In its coverage of the report from the Independent Commission on Fees, the Times is highlighting the finding that tuition fees appear to have widened the gender gap with ever more girls going to university.
The paper reports that a third of young women aged 18 begin degrees at university, compared with a quarter of their male counterparts, meaning there are approximately a third more girls than boys starting degrees.
The Times goes on to say that the gender gap is widening fastest among those from poor backgrounds and notes that girls from less affluent homes are almost 50 per cent more likely to get into university than their male peers (14.7 per cent of boys and 21.8 per cent of girls from the poorest neighbourhoods are participating in higher education).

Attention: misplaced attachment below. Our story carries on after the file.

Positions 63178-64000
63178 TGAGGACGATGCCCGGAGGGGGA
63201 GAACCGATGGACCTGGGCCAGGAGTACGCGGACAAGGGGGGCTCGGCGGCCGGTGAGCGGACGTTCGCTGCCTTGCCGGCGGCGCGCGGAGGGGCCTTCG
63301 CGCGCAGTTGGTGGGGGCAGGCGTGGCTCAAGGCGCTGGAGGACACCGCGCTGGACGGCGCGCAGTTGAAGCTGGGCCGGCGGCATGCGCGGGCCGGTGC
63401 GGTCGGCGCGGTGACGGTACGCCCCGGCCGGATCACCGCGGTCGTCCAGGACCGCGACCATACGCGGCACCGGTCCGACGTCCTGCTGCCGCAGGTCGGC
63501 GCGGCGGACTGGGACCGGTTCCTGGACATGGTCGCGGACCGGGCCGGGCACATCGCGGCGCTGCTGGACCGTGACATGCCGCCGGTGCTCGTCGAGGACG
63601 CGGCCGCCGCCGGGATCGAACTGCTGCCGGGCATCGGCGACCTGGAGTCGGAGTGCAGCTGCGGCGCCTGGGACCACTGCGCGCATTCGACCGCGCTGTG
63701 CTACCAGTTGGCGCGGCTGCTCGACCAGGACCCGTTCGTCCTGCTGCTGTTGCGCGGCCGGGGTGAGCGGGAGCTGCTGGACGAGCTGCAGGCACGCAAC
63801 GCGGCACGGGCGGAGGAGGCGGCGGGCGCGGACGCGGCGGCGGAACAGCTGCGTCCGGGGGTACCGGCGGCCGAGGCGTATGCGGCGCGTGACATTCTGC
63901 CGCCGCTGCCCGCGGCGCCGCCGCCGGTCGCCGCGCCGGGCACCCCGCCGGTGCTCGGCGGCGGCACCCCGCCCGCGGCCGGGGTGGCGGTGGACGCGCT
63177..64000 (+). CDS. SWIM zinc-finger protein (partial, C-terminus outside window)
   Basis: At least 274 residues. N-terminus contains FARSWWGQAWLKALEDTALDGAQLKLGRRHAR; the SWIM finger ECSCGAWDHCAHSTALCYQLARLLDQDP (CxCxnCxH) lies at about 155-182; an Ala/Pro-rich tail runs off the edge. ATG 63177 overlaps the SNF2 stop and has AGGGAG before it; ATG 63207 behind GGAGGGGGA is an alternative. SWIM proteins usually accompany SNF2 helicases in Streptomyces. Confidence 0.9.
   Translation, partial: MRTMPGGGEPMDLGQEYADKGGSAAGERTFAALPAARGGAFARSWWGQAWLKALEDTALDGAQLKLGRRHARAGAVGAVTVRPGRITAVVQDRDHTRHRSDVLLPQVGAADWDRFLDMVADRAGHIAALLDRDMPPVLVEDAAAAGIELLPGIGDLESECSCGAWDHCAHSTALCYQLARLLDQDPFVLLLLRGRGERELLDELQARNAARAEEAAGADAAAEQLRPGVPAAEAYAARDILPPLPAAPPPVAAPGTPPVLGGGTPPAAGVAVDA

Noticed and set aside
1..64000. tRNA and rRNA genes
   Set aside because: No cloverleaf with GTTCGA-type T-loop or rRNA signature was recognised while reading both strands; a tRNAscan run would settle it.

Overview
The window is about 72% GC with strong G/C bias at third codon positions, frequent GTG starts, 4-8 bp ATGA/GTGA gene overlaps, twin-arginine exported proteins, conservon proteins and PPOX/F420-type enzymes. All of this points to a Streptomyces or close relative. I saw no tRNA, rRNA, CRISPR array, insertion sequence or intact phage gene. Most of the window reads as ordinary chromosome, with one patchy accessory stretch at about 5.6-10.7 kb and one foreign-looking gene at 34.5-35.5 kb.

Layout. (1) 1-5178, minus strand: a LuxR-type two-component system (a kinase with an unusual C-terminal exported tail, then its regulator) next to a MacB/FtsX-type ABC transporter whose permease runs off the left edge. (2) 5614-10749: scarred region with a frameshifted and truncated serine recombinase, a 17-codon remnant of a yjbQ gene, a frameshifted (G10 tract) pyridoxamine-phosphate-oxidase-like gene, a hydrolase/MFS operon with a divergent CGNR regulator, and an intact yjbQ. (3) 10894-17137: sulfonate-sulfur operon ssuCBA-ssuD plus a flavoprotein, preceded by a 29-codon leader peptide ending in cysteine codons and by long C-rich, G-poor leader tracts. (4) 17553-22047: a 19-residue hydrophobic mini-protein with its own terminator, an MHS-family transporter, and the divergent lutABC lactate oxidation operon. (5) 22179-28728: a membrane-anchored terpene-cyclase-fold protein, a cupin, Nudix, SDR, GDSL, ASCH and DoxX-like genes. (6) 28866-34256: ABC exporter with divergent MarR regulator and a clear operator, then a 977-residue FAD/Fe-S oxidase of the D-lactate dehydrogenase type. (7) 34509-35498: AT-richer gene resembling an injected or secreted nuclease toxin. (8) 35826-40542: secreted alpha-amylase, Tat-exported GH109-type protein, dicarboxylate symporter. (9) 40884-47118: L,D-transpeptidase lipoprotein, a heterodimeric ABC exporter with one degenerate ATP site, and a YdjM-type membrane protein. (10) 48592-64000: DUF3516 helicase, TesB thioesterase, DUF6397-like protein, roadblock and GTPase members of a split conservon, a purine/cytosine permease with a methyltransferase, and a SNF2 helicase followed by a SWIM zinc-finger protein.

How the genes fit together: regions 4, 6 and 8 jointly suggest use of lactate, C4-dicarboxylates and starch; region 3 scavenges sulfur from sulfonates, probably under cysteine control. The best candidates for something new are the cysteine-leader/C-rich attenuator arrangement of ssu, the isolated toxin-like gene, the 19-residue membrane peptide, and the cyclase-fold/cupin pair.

It suggests this could result in “swathes of disadvantaged young men” being left without jobs or a degree.
More at: Girls leaving boys behind as tuition fees bite (subscription may be required)
Two questions here:
1) How concerned should we be that the gender gap for participation on higher education is continuing to widen and is at its worst for the most disadvantaged students?
2) Why is the idea of a university degree apparently much more attractive to young women than it is to young men? For example, is it about the money or have universities somehow become (or at least become perceived as) too feminised?
Please let us know what you think in the comments or via Twitter…
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